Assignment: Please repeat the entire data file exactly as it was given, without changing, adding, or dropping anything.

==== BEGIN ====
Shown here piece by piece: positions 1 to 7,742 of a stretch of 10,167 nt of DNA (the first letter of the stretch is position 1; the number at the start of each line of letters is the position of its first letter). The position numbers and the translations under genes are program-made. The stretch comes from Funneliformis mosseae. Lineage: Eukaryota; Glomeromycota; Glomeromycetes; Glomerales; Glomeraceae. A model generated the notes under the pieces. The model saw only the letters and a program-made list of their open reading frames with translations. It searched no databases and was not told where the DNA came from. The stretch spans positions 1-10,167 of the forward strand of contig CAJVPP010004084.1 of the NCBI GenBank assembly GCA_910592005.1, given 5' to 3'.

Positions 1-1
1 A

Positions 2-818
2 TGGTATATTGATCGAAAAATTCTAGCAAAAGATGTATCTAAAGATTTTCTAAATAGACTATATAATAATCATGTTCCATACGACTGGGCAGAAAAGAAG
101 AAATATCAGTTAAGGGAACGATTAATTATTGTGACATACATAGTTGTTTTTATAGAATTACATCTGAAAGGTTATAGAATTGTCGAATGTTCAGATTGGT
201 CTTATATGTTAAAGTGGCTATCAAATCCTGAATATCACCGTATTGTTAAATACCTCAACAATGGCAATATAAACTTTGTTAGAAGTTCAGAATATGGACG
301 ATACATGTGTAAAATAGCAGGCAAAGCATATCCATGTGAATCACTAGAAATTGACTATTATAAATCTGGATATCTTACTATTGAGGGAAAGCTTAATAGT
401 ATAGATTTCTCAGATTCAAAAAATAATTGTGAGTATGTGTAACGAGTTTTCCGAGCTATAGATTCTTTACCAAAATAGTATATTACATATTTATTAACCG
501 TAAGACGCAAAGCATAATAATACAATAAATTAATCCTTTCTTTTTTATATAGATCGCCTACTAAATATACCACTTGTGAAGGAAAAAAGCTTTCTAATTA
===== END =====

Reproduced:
Shown here piece by piece: positions 1 to 7,742 of a stretch of 10,167 nt of DNA (the first letter of the stretch is position 1; the number at the start of each line of letters is the position of its first letter). The position numbers and the translations under genes are program-made. The stretch comes from Funneliformis mosseae. Lineage: Eukaryota; Glomeromycota; Glomeromycetes; Glomerales; Glomeraceae. A model generated the notes under the pieces. The model saw only the letters and a program-made list of their open reading frames with translations. It searched no databases and was not told where the DNA came from. The stretch spans positions 1-10,167 of the forward strand of contig CAJVPP010004084.1 of the NCBI GenBank assembly GCA_910592005.1, given 5' to 3'.

Positions 1-1
1 A

Positions 2-818
2 TGGTATATTGATCGAAAAATTCTAGCAAAAGATGTATCTAAAGATTTTCTAAATAGACTATATAATAATCATGTTCCATACGACTGGGCAGAAAAGAAG
101 AAATATCAGTTAAGGGAACGATTAATTATTGTGACATACATAGTTGTTTTTATAGAATTACATCTGAAAGGTTATAGAATTGTCGAATGTTCAGATTGGT
201 CTTATATGTTAAAGTGGCTATCAAATCCTGAATATCACCGTATTGTTAAATACCTCAACAATGGCAATATAAACTTTGTTAGAAGTTCAGAATATGGACG
301 ATACATGTGTAAAATAGCAGGCAAAGCATATCCATGTGAATCACTAGAAATTGACTATTATAAATCTGGATATCTTACTATTGAGGGAAAGCTTAATAGT
401 ATAGATTTCTCAGATTCAAAAAATAATTGTGAGTATGTGTAACGAGTTTTCCGAGCTATAGATTCTTTACCAAAATAGTATATTACATATTTATTAACCG
501 TAAGACGCAAAGCATAATAATACAATAAATTAATCCTTTCTTTTTTATATAGATCGCCTACTAAATATACCACTTGTGAAGGAAAAAAGCTTTCTAATTA